As far as the music industry goes, I would love to see a national boycott of musicans who objectify women or use racist stereotypes in their music. But then pop music fans might as well just turn of their radios and stay home from the dance clubs. There is very little popular music out there that doesn’t do one or both of these things.

Going to the FCC about it is just ridiculous though. If people don’t want to listen to this crap anymore, then they will turn it off, and the companies will lose money and change tactics, just like CBS did. And no one can take economics to court and have it overturned.
 
Written By: Shinobi
URL: http://liesandstatistics.blogspot.com
He wasn’t arrested, or fined, etc for his speech.
Much like the Dixie Chicks, who discovered their audience didn’t care for their speech, Imus was literally and still is literally, free to say what he said, but
he has to find someone else to foot the bill for his living.

Free Speech doesn’t mean no consequences for what you say.

I hope no one is suggesting he has to continue to be paid for stupidity like "nappy headed hoes".


 
Written By: looker
URL: http://
Going after rap is no great leap forward by Sharpton. He probably feels like it is a chance to "stick it" to "recording industry jews."
 
Written By: Rich Horton
URL: http://www.iconicmidwest.blogspot.com
"Did you just totally ignore the bits about getting the FCC to regulate this stuff?"
Yeah, I missed that. Did you just totally feel that snark was required in your response?
 
Written By: Aardvark
URL: http://
Did you just totally feel that snark was required in your response
If you have seen half of the crap Dale and the other guys take on these posts, you would know that the answer to your question is ’yup’.
 
Written By: meagain
URL: http://
Well Meagain, I wasn’t giving any ’crap’.
 
Written By: Aardvark
URL: http://

The market has a voice. I did business with P&G a few years ago. They purchased a large quantity of training materials on diversity. Why would any organization as widely diverse as P&G in employee base want to endorse Imus? I believe the major factors for this decision was, advertiser withdrawal, employee voices and the legal implications. To keep Imus could very well open the door to lawsuits.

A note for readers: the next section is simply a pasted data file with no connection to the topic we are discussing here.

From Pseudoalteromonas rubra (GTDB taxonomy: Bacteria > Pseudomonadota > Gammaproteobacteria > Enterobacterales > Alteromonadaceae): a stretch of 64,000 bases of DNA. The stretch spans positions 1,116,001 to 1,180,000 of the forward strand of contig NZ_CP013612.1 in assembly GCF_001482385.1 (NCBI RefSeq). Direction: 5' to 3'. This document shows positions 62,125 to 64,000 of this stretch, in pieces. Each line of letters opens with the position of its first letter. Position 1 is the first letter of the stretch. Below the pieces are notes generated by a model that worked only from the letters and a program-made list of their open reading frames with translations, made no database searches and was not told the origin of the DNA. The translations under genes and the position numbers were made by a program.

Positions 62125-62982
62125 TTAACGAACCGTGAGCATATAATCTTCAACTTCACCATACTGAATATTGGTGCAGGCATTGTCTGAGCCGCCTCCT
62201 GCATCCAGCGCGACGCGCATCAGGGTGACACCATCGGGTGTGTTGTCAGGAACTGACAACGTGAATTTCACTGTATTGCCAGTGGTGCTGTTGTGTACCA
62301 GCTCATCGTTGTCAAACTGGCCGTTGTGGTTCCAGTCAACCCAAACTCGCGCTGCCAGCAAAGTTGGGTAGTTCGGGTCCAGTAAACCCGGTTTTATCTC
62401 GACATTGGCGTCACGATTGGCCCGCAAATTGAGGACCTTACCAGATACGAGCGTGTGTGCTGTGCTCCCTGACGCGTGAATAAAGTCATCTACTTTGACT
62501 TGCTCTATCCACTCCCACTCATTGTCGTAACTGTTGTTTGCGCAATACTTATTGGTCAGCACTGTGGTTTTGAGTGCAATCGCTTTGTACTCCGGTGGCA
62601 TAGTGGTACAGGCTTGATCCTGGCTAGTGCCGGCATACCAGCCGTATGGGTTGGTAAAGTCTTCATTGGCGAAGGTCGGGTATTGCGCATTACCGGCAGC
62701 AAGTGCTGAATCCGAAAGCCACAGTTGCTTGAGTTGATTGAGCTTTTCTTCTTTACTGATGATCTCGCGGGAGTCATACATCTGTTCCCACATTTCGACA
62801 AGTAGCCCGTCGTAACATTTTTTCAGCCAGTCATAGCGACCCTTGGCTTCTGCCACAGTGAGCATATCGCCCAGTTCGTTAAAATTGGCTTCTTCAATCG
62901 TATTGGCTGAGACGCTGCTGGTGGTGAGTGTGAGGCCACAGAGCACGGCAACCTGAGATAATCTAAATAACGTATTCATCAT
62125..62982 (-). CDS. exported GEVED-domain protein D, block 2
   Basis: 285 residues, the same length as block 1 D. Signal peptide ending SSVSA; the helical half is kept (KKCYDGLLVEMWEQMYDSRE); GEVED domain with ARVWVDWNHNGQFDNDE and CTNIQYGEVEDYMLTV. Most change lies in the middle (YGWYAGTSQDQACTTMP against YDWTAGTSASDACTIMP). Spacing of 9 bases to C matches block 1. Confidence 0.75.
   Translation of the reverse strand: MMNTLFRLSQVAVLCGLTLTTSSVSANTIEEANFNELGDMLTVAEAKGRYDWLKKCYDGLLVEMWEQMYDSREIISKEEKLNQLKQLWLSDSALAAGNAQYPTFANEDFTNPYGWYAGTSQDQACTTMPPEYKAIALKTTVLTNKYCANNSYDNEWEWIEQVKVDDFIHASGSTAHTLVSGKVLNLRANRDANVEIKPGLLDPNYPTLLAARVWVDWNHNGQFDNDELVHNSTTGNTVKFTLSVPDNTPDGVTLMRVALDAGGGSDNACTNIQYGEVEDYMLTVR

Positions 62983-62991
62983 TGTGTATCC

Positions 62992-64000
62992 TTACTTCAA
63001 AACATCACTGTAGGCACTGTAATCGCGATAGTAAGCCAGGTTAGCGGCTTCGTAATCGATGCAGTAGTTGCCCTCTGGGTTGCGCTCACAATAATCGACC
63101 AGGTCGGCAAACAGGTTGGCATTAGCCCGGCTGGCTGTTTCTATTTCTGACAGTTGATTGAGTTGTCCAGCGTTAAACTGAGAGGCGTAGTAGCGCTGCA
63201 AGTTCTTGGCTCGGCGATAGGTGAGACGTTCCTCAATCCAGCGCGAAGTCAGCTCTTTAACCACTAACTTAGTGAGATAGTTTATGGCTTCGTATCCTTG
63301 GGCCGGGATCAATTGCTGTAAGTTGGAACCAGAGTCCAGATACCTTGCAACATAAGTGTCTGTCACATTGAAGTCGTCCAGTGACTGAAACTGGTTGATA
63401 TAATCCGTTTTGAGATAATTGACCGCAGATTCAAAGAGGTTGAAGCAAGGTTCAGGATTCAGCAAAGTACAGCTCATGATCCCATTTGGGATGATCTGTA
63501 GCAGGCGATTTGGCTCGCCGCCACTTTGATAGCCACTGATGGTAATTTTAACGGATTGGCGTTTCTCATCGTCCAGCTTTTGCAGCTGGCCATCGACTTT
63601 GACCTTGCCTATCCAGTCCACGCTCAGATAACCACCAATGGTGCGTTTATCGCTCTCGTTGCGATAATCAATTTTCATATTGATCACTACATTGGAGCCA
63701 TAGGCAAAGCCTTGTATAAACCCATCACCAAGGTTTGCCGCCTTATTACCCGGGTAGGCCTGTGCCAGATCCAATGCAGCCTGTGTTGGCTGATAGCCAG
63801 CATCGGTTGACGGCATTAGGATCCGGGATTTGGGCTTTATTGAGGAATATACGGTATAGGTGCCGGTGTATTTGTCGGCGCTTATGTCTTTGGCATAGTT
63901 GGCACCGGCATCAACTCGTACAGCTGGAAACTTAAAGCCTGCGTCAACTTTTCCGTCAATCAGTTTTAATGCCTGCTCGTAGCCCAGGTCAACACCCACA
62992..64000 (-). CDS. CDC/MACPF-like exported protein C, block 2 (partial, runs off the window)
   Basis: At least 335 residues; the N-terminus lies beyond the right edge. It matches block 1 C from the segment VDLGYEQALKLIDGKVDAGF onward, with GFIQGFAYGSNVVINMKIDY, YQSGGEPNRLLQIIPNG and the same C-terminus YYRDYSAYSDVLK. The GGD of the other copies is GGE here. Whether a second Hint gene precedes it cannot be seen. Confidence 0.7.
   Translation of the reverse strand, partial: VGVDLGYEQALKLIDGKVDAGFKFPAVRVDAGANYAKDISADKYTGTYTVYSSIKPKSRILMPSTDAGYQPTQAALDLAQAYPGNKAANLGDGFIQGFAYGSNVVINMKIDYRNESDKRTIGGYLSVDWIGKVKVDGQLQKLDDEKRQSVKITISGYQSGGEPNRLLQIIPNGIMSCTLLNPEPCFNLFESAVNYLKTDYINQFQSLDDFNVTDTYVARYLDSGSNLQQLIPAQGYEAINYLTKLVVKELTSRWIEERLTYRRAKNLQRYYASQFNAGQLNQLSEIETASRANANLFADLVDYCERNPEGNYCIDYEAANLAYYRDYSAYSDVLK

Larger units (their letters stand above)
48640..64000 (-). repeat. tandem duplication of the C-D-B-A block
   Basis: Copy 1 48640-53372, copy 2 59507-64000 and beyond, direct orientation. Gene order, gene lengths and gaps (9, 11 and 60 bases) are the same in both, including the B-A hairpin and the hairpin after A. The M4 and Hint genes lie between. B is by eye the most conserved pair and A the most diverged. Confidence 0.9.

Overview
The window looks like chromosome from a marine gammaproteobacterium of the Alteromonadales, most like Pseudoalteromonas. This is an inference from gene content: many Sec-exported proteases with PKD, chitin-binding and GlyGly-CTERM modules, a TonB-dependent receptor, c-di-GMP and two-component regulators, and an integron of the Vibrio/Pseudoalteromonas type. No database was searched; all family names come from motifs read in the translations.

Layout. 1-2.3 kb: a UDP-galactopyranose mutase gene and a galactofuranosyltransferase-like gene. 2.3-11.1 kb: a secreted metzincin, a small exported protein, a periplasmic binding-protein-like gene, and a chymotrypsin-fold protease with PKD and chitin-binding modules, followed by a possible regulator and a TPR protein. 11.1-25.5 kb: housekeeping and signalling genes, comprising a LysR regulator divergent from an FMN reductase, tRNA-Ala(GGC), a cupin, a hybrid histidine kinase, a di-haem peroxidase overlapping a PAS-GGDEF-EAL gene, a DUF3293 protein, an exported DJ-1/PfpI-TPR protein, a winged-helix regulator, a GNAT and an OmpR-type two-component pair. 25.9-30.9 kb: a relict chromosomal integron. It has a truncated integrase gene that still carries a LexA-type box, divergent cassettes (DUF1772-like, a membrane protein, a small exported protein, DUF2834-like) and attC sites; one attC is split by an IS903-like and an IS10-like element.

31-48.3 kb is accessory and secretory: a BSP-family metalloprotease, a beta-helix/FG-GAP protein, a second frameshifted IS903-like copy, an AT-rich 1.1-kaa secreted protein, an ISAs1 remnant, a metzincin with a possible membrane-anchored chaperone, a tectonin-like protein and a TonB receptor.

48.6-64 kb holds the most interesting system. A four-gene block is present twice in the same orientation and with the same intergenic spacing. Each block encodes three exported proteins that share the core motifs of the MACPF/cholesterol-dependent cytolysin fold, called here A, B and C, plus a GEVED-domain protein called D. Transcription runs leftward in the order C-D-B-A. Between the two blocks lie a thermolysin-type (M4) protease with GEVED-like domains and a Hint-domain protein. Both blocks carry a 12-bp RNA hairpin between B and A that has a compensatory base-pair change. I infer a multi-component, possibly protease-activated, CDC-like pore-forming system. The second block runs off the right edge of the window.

Written By: Beth Kirkland
URL: http://
Did you just totally ignore the bits about getting the FCC to regulate this stuff?
I’m on your side in this, Dale, but yes I did miss that part. Sharpton says: "I’m talking about boycotting, I’m talking about picketing, I’m talking about demanding that they do what they’ve done..." which frankly is part of his right to free speech. Doesn’t mention the FCC there.

Also in the linked article:
Sharpton agreed that there is inequality in the enforcement of FCC decency regulations.

"When Ice Tea did a record against cops they took it off the market. When Sistah Soldier did a record they said was offensive to whites they took it off the market. So, they didn’t use free speech with them. Now, all of a sudden they can’t stop calling our women ’whores’ and ’b——-s?’ They stopped them from shooting whites and shooting cops… You’ve got to have one standard."
The author is the one linking Sharpton and the FCC. Sharpton isn’t doing it himself, unless the FCC is the "they" Sharpton mentioned in his quote. Souljah’s Wikipedia entry doesn’t mention FCC trouble, nor does Cop Killer’s, so either Sharpton is misinformed, or he’s being credited with something he didn’t actually say. Could go either way.

If Sharpton leads protests or boycotts, that’s fine, more power to him. When he decisively goes to the FCC or government—and he very well might—then it becomes different.
 
Written By: The Unabrewer
URL: http://unabrewer.com